First, how should we implement averaging? The naive approach is to simply average the parameters after each iteration. While this can work, we are likely to find that the overhead of doing so to be impractically high; network communication and synchronization costs may overwhelm the benefit obtained from the extra machines. Consequently, parameter averaging is generally implemented with an averaging period (in terms of number of minibatches per worker) greater than 1. However, if we average too infrequently, the local parameters in each worker may diverge too much, resulting in a poor model after averaging. The intuition here is that the average of N different local minima are not guaranteed to be a local minima:
What averaging period is too high? This question hasn’t been conclusively answered yet, and is made more complicated by the interaction with other hyperparameters, such as the learning rate, minibatch size and number of workers. Some preliminary research on the subject (such as [8]) suggests that averaging periods on the order of once in every 10 to 20 minibatches (per worker) can still perform acceptably well. Model accuracy is of course reduced as the averaging period is increased.
An additional complication related to optimization methods such as adagrad, momentum and RMSProp. These optimation methods (known as ’updaters’ in Deeplearning4j) have been shown to significantly improve the convergence properties during neural network training. However, these updaters have internal state (typically 1 or 2 state values per network parameter)  should we average this state also? Averaging the internal updater state should result in faster convergence in each worker, at the cost of doubling  or more  the total size of the network transfers. Some work has also looked at applying similar ‘updater’ mechanisms at the level of the parameter server, and not just in each worker ([1]).
Asynchronous Stochastic Gradient Descent
A conceptually similar approach to parameter averaging is what we might call ‘update based’ data parallelism. The primary difference between the two is that instead of transferring parameters from the workers to the parameter server, we will transfer the updates (i.e., gradients post learning rate and momentum, etc.) instead. This gives an update of the form:
\[W_{i+1} = W_i  \lambda \sum_{j=1}^{N}\Delta W_{i,j}\]
where \(\lambda\) is a scaling factor (analogous to a learning rate hyperparameter).
Architecturally, this looks similar to parameter averaging:
Readers familiar with the mathematics of training neural networks may have noticed an immediate similarity here between parameter averaging and the updatebased approach. If we again define our loss function as L, then parameter vector W at iteration i + 1 for simple SGD training with learning rate α is obtained by: \(W_{i+1,j} = W_{i}  \alpha \nabla L_j\) with \(\nabla L = \left(\frac{\partial L}{\partial w_1},\ldots,\frac{\partial L}{\partial w_n}\right)\) for \(n\) parameters.
Now, if we take the weight update rule shown above, and let \(\lambda=\frac{1}{n}\) for \(n\) executors, and note that (again using SGD only with learning rate \(\alpha\), for brevity)) the update is \(\Delta W_{i,j} = \alpha \nabla L_j\), then we have:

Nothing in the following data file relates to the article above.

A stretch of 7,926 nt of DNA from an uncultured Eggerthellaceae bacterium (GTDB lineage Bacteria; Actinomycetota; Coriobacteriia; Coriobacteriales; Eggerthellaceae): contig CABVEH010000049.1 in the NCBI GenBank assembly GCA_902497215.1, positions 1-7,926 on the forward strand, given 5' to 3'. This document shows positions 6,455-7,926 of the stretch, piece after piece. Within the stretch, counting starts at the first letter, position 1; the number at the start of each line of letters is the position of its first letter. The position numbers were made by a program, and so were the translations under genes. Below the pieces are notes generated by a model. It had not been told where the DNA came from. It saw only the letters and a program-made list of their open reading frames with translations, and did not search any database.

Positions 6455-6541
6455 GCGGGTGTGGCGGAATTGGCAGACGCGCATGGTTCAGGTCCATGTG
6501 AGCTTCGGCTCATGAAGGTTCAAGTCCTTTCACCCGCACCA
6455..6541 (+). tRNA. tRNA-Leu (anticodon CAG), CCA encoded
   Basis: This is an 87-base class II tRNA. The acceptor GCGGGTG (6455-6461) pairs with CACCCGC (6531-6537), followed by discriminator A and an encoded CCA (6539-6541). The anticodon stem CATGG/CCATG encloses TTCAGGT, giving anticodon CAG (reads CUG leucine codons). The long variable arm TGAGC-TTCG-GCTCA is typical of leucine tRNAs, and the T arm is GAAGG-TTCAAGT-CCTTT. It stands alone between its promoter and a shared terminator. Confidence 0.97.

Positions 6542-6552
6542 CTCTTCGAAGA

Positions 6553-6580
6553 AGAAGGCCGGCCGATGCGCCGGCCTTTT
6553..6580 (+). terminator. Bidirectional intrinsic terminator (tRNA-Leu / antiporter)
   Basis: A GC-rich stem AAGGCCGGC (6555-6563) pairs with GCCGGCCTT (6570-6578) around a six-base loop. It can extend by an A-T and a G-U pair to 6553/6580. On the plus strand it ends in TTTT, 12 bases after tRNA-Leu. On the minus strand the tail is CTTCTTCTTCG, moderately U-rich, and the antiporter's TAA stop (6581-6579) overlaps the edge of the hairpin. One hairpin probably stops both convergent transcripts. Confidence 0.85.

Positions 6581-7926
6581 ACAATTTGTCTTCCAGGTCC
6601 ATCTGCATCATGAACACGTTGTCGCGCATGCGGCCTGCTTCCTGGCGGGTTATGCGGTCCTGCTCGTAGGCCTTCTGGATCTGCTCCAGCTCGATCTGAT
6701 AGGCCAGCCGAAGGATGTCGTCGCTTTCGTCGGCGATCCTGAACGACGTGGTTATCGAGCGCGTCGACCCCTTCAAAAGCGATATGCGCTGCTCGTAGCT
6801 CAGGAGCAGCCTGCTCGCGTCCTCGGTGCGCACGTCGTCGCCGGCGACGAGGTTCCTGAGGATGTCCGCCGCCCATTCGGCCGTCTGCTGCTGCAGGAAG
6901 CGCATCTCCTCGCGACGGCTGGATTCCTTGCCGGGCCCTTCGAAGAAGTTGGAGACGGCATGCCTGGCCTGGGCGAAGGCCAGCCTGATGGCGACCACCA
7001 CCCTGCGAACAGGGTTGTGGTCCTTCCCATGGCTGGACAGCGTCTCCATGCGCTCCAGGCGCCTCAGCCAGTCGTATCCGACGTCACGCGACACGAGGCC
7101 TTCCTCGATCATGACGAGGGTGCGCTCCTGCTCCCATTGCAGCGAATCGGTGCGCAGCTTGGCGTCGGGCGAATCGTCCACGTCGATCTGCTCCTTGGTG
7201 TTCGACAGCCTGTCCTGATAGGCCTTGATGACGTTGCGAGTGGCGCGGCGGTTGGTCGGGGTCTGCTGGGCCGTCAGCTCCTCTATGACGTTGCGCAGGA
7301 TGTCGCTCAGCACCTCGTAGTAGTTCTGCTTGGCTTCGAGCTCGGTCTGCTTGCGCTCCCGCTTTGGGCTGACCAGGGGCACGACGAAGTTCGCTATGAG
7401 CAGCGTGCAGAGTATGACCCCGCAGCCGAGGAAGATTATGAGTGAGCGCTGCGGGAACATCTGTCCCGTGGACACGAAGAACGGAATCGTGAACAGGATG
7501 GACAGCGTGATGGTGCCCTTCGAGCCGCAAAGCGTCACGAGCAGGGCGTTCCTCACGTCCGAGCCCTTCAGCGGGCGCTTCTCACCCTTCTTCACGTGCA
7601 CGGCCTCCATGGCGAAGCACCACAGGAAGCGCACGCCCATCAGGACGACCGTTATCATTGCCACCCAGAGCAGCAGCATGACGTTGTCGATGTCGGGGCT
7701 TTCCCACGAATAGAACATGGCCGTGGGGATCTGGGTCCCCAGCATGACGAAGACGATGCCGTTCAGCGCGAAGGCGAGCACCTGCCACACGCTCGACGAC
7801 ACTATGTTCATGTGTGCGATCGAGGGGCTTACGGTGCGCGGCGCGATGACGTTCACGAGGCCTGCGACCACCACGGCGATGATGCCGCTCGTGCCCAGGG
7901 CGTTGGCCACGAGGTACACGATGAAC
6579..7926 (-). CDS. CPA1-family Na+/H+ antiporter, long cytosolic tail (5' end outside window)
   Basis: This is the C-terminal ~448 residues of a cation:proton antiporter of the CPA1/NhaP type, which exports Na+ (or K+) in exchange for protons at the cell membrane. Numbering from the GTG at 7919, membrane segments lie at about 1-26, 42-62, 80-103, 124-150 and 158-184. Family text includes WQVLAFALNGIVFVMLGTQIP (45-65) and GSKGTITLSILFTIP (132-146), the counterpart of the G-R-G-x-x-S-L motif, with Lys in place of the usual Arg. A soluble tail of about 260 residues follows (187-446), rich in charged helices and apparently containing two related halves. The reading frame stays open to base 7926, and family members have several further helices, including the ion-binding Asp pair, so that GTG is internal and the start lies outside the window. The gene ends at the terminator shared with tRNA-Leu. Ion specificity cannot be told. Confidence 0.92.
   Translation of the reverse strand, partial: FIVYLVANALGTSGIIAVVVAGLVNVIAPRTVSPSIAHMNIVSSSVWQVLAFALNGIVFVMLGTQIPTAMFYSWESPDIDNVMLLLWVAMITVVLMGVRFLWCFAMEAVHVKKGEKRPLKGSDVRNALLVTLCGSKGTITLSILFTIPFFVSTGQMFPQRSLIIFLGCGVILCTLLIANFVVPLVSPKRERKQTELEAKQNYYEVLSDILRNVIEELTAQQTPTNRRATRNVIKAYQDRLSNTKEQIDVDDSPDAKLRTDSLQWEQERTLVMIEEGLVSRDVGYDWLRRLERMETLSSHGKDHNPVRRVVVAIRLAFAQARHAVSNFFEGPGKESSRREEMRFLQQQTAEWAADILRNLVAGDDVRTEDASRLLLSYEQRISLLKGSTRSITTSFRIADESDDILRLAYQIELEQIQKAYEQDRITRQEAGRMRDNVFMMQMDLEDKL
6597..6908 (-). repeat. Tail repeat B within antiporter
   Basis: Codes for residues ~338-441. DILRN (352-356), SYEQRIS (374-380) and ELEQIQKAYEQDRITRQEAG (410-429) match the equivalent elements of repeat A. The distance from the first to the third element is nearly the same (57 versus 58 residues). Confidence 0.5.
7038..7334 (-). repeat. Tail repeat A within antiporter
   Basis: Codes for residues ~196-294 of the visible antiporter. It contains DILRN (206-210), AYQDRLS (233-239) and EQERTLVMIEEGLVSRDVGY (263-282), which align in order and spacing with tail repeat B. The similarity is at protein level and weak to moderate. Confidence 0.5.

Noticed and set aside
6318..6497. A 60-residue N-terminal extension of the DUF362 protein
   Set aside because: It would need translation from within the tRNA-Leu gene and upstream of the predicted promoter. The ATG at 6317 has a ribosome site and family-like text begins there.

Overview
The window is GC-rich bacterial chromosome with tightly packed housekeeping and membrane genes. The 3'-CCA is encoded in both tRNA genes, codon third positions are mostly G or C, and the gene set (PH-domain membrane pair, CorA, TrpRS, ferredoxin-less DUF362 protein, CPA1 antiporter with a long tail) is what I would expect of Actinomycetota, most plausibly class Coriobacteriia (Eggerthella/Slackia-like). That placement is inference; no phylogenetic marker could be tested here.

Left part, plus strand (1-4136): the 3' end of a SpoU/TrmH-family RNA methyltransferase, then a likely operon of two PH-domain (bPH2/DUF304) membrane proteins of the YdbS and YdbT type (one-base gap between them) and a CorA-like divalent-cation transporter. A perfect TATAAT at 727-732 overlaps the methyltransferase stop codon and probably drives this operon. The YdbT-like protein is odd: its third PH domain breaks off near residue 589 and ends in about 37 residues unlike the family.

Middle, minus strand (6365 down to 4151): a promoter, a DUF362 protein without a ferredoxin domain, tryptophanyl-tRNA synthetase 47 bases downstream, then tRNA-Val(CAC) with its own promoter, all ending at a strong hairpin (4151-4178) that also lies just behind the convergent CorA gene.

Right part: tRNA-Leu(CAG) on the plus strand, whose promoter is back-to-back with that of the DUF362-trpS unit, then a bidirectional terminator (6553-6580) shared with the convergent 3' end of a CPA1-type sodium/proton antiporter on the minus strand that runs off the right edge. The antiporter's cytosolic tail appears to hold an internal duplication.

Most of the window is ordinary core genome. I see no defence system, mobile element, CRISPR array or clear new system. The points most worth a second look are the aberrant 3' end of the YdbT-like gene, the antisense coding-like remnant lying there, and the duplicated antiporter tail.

\[\begin{split} W_{i+1} & = W_i  \frac{1}{n}\sum_{j=1}^{N}\Delta W_{i,j}\\ & = \frac{1}{n} \sum_{j=1}^{n} W_i  \alpha \nabla L_j\\ & = \frac{1}{n} \sum_{j=1}^{n} W_{i,j}\\ \end{split}\]
Consequently, there is an equivalence between parameter averaging and updatebased data parallelism, when parameters are updated synchronously (this last part is key). This equivalence also holds for multiple averaging steps and other updaters (not just simple SGD).
Updatebased data parallelism becomes more interesting (and arguably more useful) when we relax the synchronous update requirement. That is, by allowing the updates ∆W_{i,j }to be applied to the parameter vector as soon as they are computed (instead of waiting for N ≥ 1 iterations by all workers), we obtain asynchronous stochastic gradient descent algorithm. Async SGD has two main benefits:
• First, we can potentially gain higher throughput in our distributed system: workers can spend more time performing useful computations, instead of waiting around for the parameter averaging step to be completed.
• Second, workers can potentially incorporate information (parameter updates) from other workers sooner than when using synchronous (every N steps) updating.
These benefits are not without cost, however. By introducing asynchronous updates to the parameter vector, we introduce a new problem, known as the stale gradient problem. The stale gradient problem is quite simple: the calculation of gradients (updates) takes time. By the time a worker has finished these calculations and applies the results to the global parameter vector, the parameters may have been updated a number of times. This problem is illustrated in the figure below.
A naive implementation of asynchronous SGD can result is very high staleness values for the gradients. For example, Gupta et al. 2015 [3] show that the average gradient staleness is equal to the number of executors. For N executors, this means that the gradients will be on average N steps out of date by the time they are applied to the global parameter vector. This has realworld consequences: high gradient staleness can slow network convergence significantly, and even stop some configurations from converging at all. Earlier async SGD implementations (such as Google’s DistBelief system [2]) did not account for this effect, and hence learning was considerably less efficient than it otherwise could have been.
Most variants of asynchronous stochastic gradient descent maintain the same basic approach, but apply a variety of strategies to minimize the impact of the stale gradients, whilst attempting to maintaining high cluster utilization. It should be noted that parameter averaging is not subject to the stale gradient problem due to the synchronous nature of the algorithm.
Some approaches to dealing with stale gradients include:
• Scaling the value λ separately for each update ∆W_{i,j }based on the staleness of the gradients